Johannesburg - After raising US$1.75 million for non-profit African Parks in the previous two print sales, Prints for Wildlife is back with an even larger mission: to protect and manage ‒ 30 parks by 2030.
More than 100 photographers joined forces to sell limited numbers of wildlife photo prints for just one month on www.printsforwildlife.org for the benefit and conservation of non-profit African Parks.
With nearly 50% of Africa’s landmass suffering degradation and the rapidly increasing affects biodiversity loss has on the climate crisis, Prints for Wildlife is setting out to help African Parks safeguard 30 million hectares of Africa’s protected areas, contributing to the global target of protecting 30% of nature on Earth by 2030.
With the simple purchase of a fine art print, everyone can help support this vital work. Created by photographers Marion Payr and Pie Aerts, Prints for Wildlife launched for the first time in July 2020, as the devastating impacts of the global Covid-19 pandemic started to be seen across Africa’s communities and wildlife areas.
Prints for Wildlife’s 2020 and 2021 campaign sold more than 15 000 unique wildlife prints. To support the organisation’s vision of securing more protected areas in Africa, a third edition of the successful print sale was launched on August 28 and will run for a limited period of just one month, closing on September 25.
This year’s fundraiser will feature more than 100 photos from acclaimed wildlife photographers Will Burrard Lucas, Beverly Joubert, Drew Doggett, Marsel van Oosten, Ami Vitale, Joachim Schmeisser, Karim Illya and Gaël Ruboneka Vande Weghe.
Each of the photographers will donate one fine art print each to the fundraiser, which will be sold for US$100 through the online shop Prints for Wildlife. All the proceeds after printing and handling are directly donated to African Parks to support their conservation efforts well into the future.
Prints for WildlifeCo-founder Marion Payr said buying limited edition art prints with one united goal would help grow safe spaces where people and wildlife could flourish.
“The incredible success of Prints for Wildlife came as a much-needed reminder that even in times of crisis, humanity can come together to spread hope and do good for our planet. Wildlife conservation, protecting valuable biomes and supporting communities has now found a place in the hearts and, with the stunning art of all the generous photographers, on the walls of thousands of homes across the globe. Now it’s time to support African Parks in their mission to grow to managing 30 parks by 2030,” she said.
“The key to conservation is putting people at the heart of the solution. This is done through community programmes supporting health, education, job security, and sustainable livelihoods. African Parks, and their community-first approach to conservation, is ensuring that the protected areas under their management are safe places where wildlife and people can flourish.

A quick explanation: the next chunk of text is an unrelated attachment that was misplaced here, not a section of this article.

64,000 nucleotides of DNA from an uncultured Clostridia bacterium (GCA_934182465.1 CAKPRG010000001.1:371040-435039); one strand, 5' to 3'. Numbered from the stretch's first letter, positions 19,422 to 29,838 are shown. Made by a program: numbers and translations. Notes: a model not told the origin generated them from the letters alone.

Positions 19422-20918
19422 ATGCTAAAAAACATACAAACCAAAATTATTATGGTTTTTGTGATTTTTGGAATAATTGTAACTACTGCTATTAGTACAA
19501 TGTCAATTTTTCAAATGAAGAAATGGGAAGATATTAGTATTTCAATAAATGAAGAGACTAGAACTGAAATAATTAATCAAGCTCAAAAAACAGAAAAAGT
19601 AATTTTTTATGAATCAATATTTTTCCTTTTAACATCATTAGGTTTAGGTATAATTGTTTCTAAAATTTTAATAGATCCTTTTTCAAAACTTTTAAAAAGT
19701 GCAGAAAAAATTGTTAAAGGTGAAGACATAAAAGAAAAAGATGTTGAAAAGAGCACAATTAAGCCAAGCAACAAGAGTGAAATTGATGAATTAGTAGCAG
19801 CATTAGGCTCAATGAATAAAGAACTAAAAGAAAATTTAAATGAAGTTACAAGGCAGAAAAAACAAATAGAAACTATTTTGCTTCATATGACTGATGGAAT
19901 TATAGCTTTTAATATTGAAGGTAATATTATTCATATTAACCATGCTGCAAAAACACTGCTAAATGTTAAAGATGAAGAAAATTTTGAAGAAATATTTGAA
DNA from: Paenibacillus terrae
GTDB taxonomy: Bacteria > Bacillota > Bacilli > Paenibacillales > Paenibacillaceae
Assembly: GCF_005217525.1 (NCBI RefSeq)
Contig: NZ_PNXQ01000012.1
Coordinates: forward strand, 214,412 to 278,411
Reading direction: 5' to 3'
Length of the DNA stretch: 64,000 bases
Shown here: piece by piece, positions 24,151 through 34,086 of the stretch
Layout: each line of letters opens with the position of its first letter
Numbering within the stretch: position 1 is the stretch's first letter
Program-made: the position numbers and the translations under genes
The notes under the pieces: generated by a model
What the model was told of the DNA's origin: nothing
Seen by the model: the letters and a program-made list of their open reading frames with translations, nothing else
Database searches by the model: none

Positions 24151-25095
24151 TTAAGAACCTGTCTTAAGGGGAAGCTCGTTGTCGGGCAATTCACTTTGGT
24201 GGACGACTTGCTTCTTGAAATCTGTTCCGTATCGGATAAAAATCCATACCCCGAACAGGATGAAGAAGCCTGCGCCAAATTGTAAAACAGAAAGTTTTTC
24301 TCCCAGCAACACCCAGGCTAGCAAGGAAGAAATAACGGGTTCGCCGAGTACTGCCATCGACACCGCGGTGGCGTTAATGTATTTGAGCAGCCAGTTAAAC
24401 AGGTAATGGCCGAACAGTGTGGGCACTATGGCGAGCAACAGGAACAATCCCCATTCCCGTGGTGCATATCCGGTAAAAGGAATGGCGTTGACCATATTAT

In safe places, magical things can happen. Therefore, choosing African Parks as our partner for this campaign was a no-brainer,” said fellow co-founder, Pie Aerts.
African Parks chief marketing officer Carli Flemmer said they felt honoured to be entering into another Prints for Wildlife sale, engaging with world-renowned talent to help enhance the work they do at African Parks.
“As part of our mission to manage 30 parks by 2030, we recently signed a long-term agreement with the government of Zambia for Kafue National Park, increasing our management portfolio to 20 parks in 11 countries across Africa. We continue to work hard to enter into long-term management agreements in partnership with governments for Luengue-Luiana and Mavinga National Parks in Angola and Boma and Bandingilo National Parks in South Sudan. The 2022 Prints for Wildlife campaign is a step towards helping us achieve this goal,” she said.
The goal of this year’s fundraiser is to support the growth of African Parks and the addition of new parks to their portfolio. African Parks currently manages 20 parks in 11 countries across Africa, including Kafue (Zambia), Akagera (Rwanda) and Liwonde (Malawi) National Parks, in partnership with governments for the benefit of local communities and wildlife ‒ the largest and most ecologically diverse portfolio of protected areas in Africa under management by any one conservation organisation.
“African Parks is looking to sign a number of new parks within the coming months and years, including Luengue-Luiana and Mavinga National Parks in Angola and Boma and Bandingilo National Parks in South Sudan, making sure that more exceptional ecosystems, endemic species, and natural habitats are being protected, while sustainably and holistically benefiting communities and wildlife.”
To learn more about Prints for Wildlife, follow the fundraiser on Instagram (@printsforwildlife), and sign up for the newsletter on www.printsforwildlife.org